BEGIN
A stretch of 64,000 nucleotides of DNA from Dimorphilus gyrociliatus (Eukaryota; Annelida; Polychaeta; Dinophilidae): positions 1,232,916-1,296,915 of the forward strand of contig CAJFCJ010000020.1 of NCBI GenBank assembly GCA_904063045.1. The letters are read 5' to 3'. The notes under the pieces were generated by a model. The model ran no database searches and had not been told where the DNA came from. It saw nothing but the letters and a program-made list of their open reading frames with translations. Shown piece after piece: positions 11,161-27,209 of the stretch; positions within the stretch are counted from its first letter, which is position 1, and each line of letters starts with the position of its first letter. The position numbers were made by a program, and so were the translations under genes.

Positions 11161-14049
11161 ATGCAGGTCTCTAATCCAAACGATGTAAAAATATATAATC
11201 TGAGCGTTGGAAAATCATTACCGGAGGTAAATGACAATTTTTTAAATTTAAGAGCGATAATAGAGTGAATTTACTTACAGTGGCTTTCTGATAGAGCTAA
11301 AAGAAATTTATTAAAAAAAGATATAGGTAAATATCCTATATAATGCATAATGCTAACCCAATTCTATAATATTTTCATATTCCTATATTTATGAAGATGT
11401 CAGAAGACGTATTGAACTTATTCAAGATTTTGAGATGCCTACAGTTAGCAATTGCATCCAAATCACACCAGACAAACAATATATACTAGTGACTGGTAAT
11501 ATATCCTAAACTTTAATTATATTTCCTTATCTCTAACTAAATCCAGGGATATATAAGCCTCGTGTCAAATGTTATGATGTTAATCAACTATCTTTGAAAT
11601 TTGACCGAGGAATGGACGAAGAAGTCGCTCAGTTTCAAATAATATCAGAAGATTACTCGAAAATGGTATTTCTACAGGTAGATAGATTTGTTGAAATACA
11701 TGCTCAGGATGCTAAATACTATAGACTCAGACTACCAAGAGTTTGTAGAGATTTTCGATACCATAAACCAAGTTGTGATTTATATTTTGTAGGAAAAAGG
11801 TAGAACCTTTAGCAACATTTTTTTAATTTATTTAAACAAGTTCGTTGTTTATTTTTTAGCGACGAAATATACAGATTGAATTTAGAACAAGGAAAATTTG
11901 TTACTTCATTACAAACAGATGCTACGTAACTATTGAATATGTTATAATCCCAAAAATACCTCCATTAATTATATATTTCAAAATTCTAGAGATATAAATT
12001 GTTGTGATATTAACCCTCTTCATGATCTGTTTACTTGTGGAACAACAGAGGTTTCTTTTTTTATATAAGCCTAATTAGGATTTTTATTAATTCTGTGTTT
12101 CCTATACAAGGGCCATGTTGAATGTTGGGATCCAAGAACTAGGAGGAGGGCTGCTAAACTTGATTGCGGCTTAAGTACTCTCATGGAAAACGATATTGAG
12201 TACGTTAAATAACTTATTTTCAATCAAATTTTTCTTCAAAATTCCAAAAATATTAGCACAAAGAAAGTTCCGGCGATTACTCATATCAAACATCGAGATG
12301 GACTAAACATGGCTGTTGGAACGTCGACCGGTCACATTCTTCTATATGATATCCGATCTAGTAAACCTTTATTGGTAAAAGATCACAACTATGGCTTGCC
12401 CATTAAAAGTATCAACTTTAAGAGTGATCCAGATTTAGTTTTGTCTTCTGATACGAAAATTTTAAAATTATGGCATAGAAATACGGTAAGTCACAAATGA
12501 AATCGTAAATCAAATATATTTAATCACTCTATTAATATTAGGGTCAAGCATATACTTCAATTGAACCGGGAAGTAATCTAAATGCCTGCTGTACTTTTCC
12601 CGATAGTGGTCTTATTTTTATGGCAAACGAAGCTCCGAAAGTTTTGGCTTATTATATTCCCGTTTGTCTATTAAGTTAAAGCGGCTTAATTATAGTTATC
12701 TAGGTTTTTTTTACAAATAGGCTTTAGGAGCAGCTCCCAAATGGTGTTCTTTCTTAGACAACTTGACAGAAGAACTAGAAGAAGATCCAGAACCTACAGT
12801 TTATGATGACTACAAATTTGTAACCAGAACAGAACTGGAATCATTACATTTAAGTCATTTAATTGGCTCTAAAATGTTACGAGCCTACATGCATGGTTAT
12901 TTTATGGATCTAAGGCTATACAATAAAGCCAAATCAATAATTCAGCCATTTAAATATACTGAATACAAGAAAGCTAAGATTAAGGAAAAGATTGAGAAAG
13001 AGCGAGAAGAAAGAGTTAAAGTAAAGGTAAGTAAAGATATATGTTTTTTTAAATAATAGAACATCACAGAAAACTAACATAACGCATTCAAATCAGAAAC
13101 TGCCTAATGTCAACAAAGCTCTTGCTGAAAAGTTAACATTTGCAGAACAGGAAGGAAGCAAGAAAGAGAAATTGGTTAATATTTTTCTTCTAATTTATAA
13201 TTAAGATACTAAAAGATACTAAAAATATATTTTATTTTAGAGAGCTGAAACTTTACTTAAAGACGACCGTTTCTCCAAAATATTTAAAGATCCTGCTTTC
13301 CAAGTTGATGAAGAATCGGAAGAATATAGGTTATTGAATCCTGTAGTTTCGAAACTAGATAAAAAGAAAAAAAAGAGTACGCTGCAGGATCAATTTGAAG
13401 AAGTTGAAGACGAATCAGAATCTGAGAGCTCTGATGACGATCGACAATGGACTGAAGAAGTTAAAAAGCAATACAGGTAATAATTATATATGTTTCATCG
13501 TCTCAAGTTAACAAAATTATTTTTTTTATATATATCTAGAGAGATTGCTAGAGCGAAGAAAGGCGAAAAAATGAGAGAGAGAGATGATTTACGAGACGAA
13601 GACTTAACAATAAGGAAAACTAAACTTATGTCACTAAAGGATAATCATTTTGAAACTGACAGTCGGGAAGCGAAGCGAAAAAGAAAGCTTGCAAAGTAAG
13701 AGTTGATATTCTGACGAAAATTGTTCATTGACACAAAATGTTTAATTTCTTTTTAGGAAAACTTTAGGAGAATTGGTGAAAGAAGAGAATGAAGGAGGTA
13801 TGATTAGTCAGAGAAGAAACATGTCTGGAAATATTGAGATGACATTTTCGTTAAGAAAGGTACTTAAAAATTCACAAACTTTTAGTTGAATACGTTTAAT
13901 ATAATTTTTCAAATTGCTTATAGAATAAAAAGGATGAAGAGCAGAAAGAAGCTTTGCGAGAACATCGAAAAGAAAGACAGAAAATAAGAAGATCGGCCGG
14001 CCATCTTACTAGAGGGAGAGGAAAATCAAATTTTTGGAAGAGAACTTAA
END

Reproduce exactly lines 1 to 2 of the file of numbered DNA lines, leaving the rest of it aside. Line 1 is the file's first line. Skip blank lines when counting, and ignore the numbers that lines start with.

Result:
A stretch of 64,000 nucleotides of DNA from Dimorphilus gyrociliatus (Eukaryota; Annelida; Polychaeta; Dinophilidae): positions 1,232,916-1,296,915 of the forward strand of contig CAJFCJ010000020.1 of NCBI GenBank assembly GCA_904063045.1. The letters are read 5' to 3'. The notes under the pieces were generated by a model. The model ran no database searches and had not been told where the DNA came from. It saw nothing but the letters and a program-made list of their open reading frames with translations. Shown piece after piece: positions 11,161-27,209 of the stretch; positions within the stretch are counted from its first letter, which is position 1, and each line of letters starts with the position of its first letter. The position numbers were made by a program, and so were the translations under genes.

Positions 11161-14049